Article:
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Archive - Friday, 15 October 2004
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Man behind throne born at Brook Hall
Scaffolding surrounds the remains of the home of one of Wiltshire's leading familiesA VITAL part of west Wiltshire's and England's history will be lost if parts of Brook Hall are allowed to collapse.
The once-prominent prominent medieval manor house in Heywood, nestled between Westbury and Trowbridge, was the birthplace of a man whose role in bringing the first Tudor king to the English throne has been largely overlooked.
Baron Robert Willoughby de Broke one of only a handful of men to be installed as a Knight of the Garter and a close confidante of Henry VII was born and raised at Brook Hall.
Arguably one of the most illustrious people to come from west Wiltshire, during his lifetime he was accused of treason, given the task of rescuing a future queen of England and was pivotal in Henry VII's triumph at the Battle of Bosworth Field.
Conservationists are fighting to save the remaining part of his 15th century birthplace from collapse. Only the Early Wing, or Lodgings Range, of Brook Hall remains standing, although other buildings, including Brook Farm, have been added over time.
A Tudor time capsule, Brook Hall's place in history cannot be underestimated, with the Range built to host a whole manner of distinguished guests in the late 1400s.
Robert Willoughby de Broke was born in 1452 into a well-established family whose members considered themselves to have a background steeped in nobility.
His mother Anne Cheyne, a rich Wiltshire heiress, inherited Brook Hall from her wealthy parents, while his father John Willoughby claimed to have links to the Latimer baronetcy, but lost his claim to the title to another family.
After marrying Devon heiress Blanche Champernowne in 1472 he lived in Devon, where he became embroiled in land skirmishes typical of the chaos that existed during the War of the Roses.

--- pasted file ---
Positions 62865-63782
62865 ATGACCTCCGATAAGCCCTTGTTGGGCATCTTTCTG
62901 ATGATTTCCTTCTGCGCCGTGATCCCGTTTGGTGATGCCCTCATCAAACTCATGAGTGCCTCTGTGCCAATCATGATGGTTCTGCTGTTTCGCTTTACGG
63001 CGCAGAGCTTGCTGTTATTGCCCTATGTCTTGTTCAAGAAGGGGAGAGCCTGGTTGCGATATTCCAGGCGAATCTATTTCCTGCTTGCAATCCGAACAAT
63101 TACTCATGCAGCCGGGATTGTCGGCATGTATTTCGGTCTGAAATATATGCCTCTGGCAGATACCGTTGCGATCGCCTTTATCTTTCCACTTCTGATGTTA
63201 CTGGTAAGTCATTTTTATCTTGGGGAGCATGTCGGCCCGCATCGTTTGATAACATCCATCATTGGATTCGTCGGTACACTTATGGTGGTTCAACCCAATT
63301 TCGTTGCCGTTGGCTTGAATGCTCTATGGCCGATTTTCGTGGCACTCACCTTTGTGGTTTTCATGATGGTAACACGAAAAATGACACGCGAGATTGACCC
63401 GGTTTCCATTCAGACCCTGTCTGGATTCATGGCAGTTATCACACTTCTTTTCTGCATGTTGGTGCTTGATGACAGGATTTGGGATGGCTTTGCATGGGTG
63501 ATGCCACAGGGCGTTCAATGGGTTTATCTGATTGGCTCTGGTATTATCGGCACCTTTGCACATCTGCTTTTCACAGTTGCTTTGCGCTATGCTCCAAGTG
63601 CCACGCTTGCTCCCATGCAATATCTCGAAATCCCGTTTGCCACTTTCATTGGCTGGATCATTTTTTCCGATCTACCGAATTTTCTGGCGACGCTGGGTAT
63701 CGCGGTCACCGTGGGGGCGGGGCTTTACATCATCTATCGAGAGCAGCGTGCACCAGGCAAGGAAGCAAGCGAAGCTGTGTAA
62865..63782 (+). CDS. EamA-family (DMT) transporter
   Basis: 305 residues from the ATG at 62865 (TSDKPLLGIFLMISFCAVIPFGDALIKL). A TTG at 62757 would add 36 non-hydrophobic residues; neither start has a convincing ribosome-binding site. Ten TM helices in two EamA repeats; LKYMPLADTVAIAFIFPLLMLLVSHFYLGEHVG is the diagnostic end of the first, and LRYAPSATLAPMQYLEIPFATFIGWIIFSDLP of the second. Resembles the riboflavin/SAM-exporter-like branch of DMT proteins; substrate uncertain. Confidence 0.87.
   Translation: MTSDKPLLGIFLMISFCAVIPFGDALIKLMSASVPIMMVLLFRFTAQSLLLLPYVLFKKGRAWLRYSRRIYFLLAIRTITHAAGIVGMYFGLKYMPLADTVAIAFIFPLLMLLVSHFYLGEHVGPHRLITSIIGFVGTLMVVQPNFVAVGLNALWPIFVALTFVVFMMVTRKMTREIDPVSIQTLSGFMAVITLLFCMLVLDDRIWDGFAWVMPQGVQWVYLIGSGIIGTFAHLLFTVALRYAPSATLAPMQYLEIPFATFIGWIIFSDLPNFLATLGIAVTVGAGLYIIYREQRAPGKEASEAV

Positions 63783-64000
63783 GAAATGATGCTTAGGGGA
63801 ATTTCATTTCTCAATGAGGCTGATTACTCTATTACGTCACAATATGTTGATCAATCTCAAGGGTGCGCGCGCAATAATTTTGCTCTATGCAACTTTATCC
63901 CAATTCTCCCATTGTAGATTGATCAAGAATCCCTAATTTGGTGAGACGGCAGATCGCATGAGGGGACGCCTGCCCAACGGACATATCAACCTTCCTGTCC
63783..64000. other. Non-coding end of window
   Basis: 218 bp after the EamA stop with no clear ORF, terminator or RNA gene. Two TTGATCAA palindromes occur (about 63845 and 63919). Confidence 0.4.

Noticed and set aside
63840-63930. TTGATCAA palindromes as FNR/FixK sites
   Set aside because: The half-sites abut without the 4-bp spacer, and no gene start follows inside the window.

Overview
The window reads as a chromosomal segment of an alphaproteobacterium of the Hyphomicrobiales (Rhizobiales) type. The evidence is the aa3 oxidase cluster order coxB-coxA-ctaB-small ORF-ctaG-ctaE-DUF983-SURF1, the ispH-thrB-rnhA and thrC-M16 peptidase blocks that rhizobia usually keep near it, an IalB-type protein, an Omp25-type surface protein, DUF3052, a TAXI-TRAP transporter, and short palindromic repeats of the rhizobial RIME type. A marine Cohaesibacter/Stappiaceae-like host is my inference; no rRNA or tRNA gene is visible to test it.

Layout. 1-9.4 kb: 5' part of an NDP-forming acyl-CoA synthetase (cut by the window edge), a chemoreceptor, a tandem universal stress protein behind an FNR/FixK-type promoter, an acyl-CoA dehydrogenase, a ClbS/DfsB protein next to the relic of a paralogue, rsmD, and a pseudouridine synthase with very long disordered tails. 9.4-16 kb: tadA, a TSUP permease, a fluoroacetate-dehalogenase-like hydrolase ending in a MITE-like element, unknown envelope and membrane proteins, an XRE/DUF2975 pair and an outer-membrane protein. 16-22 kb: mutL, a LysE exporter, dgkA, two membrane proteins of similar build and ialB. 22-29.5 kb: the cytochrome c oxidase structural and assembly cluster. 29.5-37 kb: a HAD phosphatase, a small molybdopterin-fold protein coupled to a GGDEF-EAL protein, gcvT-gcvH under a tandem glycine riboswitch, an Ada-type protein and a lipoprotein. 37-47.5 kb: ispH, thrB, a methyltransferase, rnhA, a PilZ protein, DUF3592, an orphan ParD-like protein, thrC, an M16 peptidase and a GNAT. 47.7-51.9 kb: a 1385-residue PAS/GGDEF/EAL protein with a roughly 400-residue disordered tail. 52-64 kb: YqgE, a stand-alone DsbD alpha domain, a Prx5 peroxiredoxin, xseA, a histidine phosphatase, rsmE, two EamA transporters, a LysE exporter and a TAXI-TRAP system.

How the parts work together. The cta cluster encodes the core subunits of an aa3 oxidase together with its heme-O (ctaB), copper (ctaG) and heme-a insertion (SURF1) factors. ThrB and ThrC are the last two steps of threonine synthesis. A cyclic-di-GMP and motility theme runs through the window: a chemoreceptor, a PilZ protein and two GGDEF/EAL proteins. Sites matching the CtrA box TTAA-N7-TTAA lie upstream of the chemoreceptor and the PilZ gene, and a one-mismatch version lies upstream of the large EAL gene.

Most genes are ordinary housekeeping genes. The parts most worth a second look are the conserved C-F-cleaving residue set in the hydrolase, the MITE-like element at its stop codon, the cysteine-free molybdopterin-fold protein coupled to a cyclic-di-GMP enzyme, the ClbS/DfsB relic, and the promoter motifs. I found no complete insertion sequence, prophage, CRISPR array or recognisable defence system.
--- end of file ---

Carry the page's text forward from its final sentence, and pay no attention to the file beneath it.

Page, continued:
His marriage lasted just eight years, with his 27-year-old wife dying from an unrecorded illness.
His links with Henry Tudor, the claimant to the English throne, were first forged in autumn 1483, when after supporting the abortive insurrection of the Duke of Buckingham against Richard III, Willoughby was accused of high treason and fled to France.
The exiles returned to England to fight at the Battle of Bosworth in August 1485, where victory over Richard III heralded the Tudor era.
His status as a friend of royalty undoubtedly earned him great wealth, riches and national prominence.
The baron owned property in Devon, Dorset, Cornwall and Wiltshire but it was clear his birthplace remained close to his heart, for he appended the name de Broke to his title.
One of his last coups involved the purchase of Wardour Castle, near Salisbury, from Thomas Earl of Ormond in 1499, for the then princely sum of £500.
West Wiltshire's most famous son died on August 23 1502, and is buried in the Cornish town of Callington.
His son Robert, the 2nd Lord Willoughby de Broke, enjoyed none of his father's royal success and died without heirs, although his granddaughter Elizabeth subsequently became one of the greatest heiresses of her time.
The deeds of Brook Hall remain in the Wiltshire Record Office, while a letter written by the baron's father John Willoughby, from Brook Hall, is part of the Paston Letters collection held at the British Library.
Council may have to pay for rescue
CONSIDERED by English Nature to be one of the highest priority buildings at risk in the south west, the 15th century Early Wing or Lodgings Range is in danger of collapse despite work carried out three years ago.
An urgent works notice was issued in August 2001 and acted upon seven months later, to stop walls moving inwards.
Now a second notice has been issued by West Wiltshire District Council, with repair work estimated at £15,000.
The Hall's registered owners Mrs N Devi and Dr Kishore, are based in Malaysia and can only be reached through an agent, making any progress painfully slow. The rest of the complex, including Brook House Farm, is in split ownership.
The interior features are what make the building so special, with intact original Tudor ironwork and timbers .
Jenny Chesher, of English Heritage, said the building was top of its priority list.
"Category A is the highest risk category. It means we put every effort we can in to trying to find a solution," she said. "If the council is minded to move towards a compulsory purchase order the fragmented ownership issue would not be a problem.
"We are encouraging the council to consider this as a next course of action. Little progress seems to have been made with the owners."